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fight

[fahyt]
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noun
  1. a battle or combat.
  2. any contest or struggle: a fight for recovery from an illness.
  3. an angry argument or disagreement: Whenever we discuss politics, we end up in a fight.
  4. Boxing. a bout or contest.
  5. a game or diversion in which the participants hit or pelt each other with something harmless: a pillow fight; a water fight.
  6. ability, will, or inclination to fight: There was no fight left in him.
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verb (used without object), fought, fight·ing.
  1. to engage in battle or in single combat; attempt to defend oneself against or to subdue, defeat, or destroy an adversary.
  2. to contend in any manner; strive vigorously for or against something: He fought bravely against despair.
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verb (used with object), fought, fight·ing.
  1. to contend with in battle or combat; war against: England fought Germany.
  2. to contend with or against in any manner: to fight despair; to fight the passage of a bill.
  3. to carry on (a battle, duel, etc.).
  4. to maintain (a cause, quarrel, etc.) by fighting or contending.
  5. to make (one's way) by fighting or striving.
  6. to cause or set (a boxer, animal, etc.) to fight.
  7. to manage or maneuver (troops, ships, guns, planes, etc.) in battle.
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Idioms
  1. fight it out, to fight until a decision is reached: Let them fight it out among themselves.
  2. fight shy of. shy1(def 12).
  3. fight with windmills. tilt1(def 18).
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Origin of fight

before 900; (v.) Middle English fi(g)hten, Old English fe(o)htan (cognate with German fechten); (noun) Middle English fi(g)ht, Old English feohte, (ge)feoht, derivative of the v. base
Related formsfight·a·ble, adjectivefight·a·bil·i·ty, nounfight·ing·ly, adverbout·fight, verb (used with object), out·fought, out·fight·ing.pre·fight, adjectivere·fight, verb, re·fought, re·fight·ing.un·fight·a·ble, adjective

Synonyms

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1, 2. encounter, engagement, affray, fray, action, skirmish, melee; scuffle, tussle, row, riot.

Synonym study

1, 2. Fight, combat, conflict, contest denote a struggle of some kind. Fight connotes a hand-to-hand struggle for supremacy, literally or in a figurative sense. Combat suggests an armed encounter, as in war. Conflict implies a bodily, mental, or moral struggle caused by opposing views, beliefs, etc. Contest applies to either a friendly or a hostile struggle for a definite prize or aim.
Dictionary.com Unabridged Based on the Random House Unabridged Dictionary, © Random House, Inc. 2018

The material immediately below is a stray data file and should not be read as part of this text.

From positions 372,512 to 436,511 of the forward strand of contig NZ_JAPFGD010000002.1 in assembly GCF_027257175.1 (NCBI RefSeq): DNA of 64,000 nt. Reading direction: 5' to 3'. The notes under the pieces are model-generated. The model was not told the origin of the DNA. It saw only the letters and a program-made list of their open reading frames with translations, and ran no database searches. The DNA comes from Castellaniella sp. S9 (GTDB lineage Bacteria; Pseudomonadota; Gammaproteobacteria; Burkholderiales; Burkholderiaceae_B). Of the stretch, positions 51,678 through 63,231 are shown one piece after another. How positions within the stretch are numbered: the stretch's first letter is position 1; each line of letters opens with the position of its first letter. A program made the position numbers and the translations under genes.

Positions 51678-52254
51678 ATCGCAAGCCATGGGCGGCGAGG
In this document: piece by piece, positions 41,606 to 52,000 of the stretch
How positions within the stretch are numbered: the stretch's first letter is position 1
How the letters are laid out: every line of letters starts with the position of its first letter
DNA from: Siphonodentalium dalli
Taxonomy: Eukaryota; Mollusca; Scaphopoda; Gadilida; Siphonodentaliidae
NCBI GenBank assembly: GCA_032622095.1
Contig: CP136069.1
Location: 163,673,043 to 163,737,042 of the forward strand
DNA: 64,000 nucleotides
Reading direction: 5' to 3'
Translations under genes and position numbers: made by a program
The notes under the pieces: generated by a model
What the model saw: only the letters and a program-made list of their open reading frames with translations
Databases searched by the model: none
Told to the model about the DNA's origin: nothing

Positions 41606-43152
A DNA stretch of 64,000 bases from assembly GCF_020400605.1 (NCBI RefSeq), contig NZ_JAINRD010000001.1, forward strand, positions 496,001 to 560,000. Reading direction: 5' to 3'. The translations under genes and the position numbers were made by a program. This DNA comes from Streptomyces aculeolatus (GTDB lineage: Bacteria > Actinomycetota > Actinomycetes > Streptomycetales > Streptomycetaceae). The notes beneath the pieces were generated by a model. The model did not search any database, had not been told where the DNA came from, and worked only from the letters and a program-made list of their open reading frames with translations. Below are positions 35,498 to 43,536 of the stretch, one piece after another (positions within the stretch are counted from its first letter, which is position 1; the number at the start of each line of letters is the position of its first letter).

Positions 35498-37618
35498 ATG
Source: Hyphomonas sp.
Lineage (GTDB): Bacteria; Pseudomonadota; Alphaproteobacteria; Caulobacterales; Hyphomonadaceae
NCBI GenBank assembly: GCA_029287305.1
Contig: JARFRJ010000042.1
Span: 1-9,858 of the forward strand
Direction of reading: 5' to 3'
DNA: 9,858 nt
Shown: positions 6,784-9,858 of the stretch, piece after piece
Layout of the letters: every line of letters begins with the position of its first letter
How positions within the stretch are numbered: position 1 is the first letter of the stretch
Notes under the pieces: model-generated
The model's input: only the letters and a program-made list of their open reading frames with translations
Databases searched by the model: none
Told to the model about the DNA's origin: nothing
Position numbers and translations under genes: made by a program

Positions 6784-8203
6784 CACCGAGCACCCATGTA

British Dictionary definitions for outfighting

outfighting

noun
  1. fighting at a distance and not at close range
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fight

verb fights, fighting or fought
  1. to oppose or struggle against (an enemy) in battle
  2. to oppose or struggle against (a person, thing, cause, etc) in any manner
  3. (tr) to engage in or carry on (a battle, contest, etc)
  4. (when intr often foll by for) to uphold or maintain (a cause, ideal, etc) by fighting or strugglingto fight for freedom
  5. (tr) to make or achieve (a way) by fighting
  6. (intr) boxing
    1. to box, as for a living
    2. to use aggressive rough tactics
  7. to engage (another or others) in combat
  8. fight it out to contend or struggle until a decisive result is obtained
  9. fight shy of to keep aloof from
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noun
  1. a battle, struggle, or physical combat
  2. a quarrel, dispute, or contest
  3. resistance (esp in the phrase to put up a fight)
  4. the desire to take part in physical combat (esp in the phrase to show fight)
  5. a boxing match
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Derived Formsfighting, noun, adjective

Word Origin

Old English feohtan; related to Old Frisian fiuchta, Old Saxon, Old High German fehtan to fight
Collins English Dictionary - Complete & Unabridged 2012 Digital Edition © William Collins Sons & Co. Ltd. 1979, 1986 © HarperCollins Publishers 1998, 2000, 2003, 2005, 2006, 2007, 2009, 2012

Word Origin and History for outfighting

fight

n.

Old English feohte, gefeoht "a fight;" see fight (v.). Cf. Old Frisian fiucht, Old Saxon fehta, Dutch gevecht, Old High German gifeht, German Gefecht.

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fight

v.

Old English feohtan "to fight" (class III strong verb; past tense feaht, past participle fohten), from Proto-Germanic *fekhtanan (cf. Old High German fehtan, German fechten, Middle Dutch and Dutch vechten, Old Frisian fiuhta "to fight"), from PIE *pek- "to pluck out" (wool or hair), apparently with a notion of "pulling roughly" (cf. Greek pekein "to comb, shear," pekos "fleece, wool;" Persian pashm "wool, down," Latin pectere "to comb," Sanskrit paksman- "eyebrows, hair").

Spelling substitution of -gh- for a "hard H" sound was a Middle English scribal habit, especially before -t-. In some late Old English examples, the middle consonant was represented by a yogh. To fight back "resist" is recorded from 1890.

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Online Etymology Dictionary, © 2010 Douglas Harper

Idioms and Phrases with outfighting

fight

In addition to the idioms beginning with fight

also see:

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The American Heritage® Idioms Dictionary Copyright © 2002, 2001, 1995 by Houghton Mifflin Harcourt Publishing Company. Published by Houghton Mifflin Harcourt Publishing Company.